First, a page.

Before approaching this question, a brief overview of the fundamental characteristics of blockchains and key concepts is useful. A blockchain is a distributed data structure, brought to worldwide attention by the bitcoin cryptocurrency, that maintains a growing list of transaction records in a way that is extremely resistant to tampering. Algorithmic consensus is the key defining feature of a blockchain. While a public blockchain such as bitcoin’s is completely decentralised as well as distributed, the bitcoin blockchain’s is better defined as a specific type of blockchain: a distributed ledger. Consensus is key, as blockchains replace implicit trust with a consensus algorithm share by all participating nodes, be they public or “permissioned”. A permissioned blockchain is a restricted-access blockchain where, unlike bitcoin, only authorised node may perform or validate transactions on the blockchain.

Consensus is the mechanism by which all the participating nodes reach agreement about the integrity of the existing distributed transaction log and allow new entries to be written to this append-only, linear data structure. The only way that nodes participating in a blockchain can attain consensus is by the use of a published mathematical algorithm. The consensus mechanism is termed sometimes termed “trustless” – though not all blockchains only operate with completely anonymous/pseudoanonymous nodes – as the nodes do not need to trust whatever the other nodes state as truth, they only need to all share the same consensus algorithm which is used to verify blockchain integrity and permit new transactions onto the distributed log after a majority of nodes can perform the same algorithmic checks.

Another key feature is independently-verifiable tamper-evidence. It is trust mechanism for consensus that allows the other key feature of and independently-verifiable distributed log integrity. Just as the nodes make use of the algorithm for achieving consensus, a third party can audit a blockchain and be able to attest to its integrity.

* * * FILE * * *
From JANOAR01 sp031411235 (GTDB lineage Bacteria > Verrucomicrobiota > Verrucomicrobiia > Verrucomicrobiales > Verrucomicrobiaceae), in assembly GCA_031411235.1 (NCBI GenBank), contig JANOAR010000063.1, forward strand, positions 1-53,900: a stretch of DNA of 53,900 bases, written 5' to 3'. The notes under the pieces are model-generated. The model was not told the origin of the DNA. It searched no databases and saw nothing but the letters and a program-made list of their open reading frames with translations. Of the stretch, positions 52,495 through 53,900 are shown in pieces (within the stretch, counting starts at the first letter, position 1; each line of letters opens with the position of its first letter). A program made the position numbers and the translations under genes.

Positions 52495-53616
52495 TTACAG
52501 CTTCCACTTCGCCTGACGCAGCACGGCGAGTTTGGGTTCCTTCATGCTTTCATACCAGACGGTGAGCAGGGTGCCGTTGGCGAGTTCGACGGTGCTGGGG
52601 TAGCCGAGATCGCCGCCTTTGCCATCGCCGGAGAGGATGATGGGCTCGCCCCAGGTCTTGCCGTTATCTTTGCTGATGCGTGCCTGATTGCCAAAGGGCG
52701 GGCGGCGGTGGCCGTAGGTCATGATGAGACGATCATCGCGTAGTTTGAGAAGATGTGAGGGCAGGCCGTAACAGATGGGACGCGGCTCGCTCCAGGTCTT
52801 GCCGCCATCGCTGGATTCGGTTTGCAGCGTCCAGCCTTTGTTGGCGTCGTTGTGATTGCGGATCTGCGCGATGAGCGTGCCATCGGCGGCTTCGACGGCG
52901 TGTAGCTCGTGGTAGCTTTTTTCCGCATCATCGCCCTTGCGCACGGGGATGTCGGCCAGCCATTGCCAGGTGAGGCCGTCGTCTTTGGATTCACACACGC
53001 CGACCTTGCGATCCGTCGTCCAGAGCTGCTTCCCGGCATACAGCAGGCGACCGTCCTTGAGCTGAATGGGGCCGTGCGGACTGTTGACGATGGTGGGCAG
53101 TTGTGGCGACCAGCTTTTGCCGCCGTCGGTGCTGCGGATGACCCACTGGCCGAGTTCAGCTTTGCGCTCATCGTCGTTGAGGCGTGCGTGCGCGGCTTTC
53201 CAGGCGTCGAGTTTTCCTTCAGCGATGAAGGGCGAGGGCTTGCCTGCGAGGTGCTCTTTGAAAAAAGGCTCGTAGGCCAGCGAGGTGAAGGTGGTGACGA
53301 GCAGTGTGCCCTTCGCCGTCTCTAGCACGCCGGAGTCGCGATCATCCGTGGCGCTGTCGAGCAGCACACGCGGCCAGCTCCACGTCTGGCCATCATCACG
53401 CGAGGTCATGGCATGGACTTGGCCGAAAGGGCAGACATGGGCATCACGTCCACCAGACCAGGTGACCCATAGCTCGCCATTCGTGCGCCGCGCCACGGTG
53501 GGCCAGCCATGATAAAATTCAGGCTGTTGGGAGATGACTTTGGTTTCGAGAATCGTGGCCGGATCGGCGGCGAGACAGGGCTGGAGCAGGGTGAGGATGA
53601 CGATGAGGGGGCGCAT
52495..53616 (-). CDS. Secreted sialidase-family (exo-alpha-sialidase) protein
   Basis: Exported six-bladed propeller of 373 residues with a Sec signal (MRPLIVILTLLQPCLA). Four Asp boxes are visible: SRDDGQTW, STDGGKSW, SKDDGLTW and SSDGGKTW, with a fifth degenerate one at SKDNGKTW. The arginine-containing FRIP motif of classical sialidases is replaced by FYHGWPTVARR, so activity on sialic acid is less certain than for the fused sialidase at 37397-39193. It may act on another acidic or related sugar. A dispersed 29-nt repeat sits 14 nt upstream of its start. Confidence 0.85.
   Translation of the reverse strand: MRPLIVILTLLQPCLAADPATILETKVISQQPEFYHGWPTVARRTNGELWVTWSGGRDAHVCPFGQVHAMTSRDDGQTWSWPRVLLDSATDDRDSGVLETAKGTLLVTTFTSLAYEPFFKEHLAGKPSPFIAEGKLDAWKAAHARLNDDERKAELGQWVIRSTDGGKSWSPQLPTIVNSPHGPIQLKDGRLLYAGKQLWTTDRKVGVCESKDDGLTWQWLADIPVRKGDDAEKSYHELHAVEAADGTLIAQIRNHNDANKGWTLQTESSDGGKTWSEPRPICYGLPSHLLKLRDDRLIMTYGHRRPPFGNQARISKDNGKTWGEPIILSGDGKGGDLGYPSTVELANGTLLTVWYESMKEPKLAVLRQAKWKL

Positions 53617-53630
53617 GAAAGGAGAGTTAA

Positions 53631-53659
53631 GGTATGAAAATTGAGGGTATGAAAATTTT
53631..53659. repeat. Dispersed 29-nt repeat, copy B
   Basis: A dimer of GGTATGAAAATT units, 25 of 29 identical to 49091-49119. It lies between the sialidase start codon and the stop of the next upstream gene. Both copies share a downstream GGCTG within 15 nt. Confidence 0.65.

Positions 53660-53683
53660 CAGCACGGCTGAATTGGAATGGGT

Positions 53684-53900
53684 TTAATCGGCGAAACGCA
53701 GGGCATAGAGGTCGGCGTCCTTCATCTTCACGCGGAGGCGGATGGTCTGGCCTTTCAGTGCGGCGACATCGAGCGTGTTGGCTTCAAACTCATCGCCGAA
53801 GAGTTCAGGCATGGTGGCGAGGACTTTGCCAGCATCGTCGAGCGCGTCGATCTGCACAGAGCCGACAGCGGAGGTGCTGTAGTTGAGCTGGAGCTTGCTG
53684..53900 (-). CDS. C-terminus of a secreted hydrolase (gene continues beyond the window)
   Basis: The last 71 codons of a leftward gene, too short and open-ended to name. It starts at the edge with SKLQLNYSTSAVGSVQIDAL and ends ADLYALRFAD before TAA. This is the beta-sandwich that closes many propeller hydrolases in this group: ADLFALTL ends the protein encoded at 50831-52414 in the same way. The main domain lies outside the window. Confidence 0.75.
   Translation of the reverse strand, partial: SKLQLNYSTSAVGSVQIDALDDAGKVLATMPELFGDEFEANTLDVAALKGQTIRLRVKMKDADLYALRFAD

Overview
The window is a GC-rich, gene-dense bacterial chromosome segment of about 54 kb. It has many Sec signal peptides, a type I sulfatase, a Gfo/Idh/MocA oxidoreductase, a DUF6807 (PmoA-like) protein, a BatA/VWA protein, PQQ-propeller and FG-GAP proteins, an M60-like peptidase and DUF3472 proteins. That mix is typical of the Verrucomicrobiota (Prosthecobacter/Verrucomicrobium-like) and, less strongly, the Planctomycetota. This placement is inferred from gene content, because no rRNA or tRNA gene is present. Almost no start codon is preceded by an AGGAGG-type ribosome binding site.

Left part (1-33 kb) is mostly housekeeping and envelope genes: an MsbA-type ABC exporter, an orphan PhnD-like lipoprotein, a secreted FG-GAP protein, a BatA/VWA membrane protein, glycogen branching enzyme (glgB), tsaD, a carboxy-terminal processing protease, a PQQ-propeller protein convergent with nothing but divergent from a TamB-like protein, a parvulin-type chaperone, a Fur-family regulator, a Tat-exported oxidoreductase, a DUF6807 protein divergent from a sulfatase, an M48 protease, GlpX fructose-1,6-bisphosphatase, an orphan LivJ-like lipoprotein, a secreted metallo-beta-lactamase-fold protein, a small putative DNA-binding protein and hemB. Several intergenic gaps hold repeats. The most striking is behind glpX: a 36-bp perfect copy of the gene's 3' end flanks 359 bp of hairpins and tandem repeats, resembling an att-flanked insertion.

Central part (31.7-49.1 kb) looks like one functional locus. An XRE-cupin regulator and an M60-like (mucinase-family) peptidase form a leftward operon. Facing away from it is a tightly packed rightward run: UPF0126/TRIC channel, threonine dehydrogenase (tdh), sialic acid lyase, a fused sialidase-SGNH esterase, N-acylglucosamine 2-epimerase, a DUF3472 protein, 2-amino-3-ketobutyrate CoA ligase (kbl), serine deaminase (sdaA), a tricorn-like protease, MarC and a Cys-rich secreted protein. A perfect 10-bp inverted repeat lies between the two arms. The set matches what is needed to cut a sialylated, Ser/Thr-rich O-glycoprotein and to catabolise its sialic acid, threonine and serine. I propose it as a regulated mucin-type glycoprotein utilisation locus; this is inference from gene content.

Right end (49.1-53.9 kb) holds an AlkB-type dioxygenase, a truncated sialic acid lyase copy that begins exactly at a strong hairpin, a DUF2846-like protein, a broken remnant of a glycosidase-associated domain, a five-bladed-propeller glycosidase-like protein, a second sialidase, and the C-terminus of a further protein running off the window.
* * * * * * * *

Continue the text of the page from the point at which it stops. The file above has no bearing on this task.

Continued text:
Figure 1: Example of how a Blockchain works (Source: World Economic Forum)

 

While blockchains are seen by many as having the potential to be a key enabler for a wide range of applications, from the Internet of Things to Life Management Platforms, here the focus will be on key use cases in the Financial sector. With the above core concepts in mind, it is possible to examine some possible blockchain use cases in the financial sector.

Asset Registries

Blockchain technology asset registries could be deployed to manage virtually any asset class (e.g. ships, aircraft, automobiles etc.) and provide a complete unalterable audit trail of ownership, maintenance and valuation.

Regulatory Reporting

By its nature the Blockchain is an unaltered chronological record of transaction history, delivered in a fully transparent and accessible form.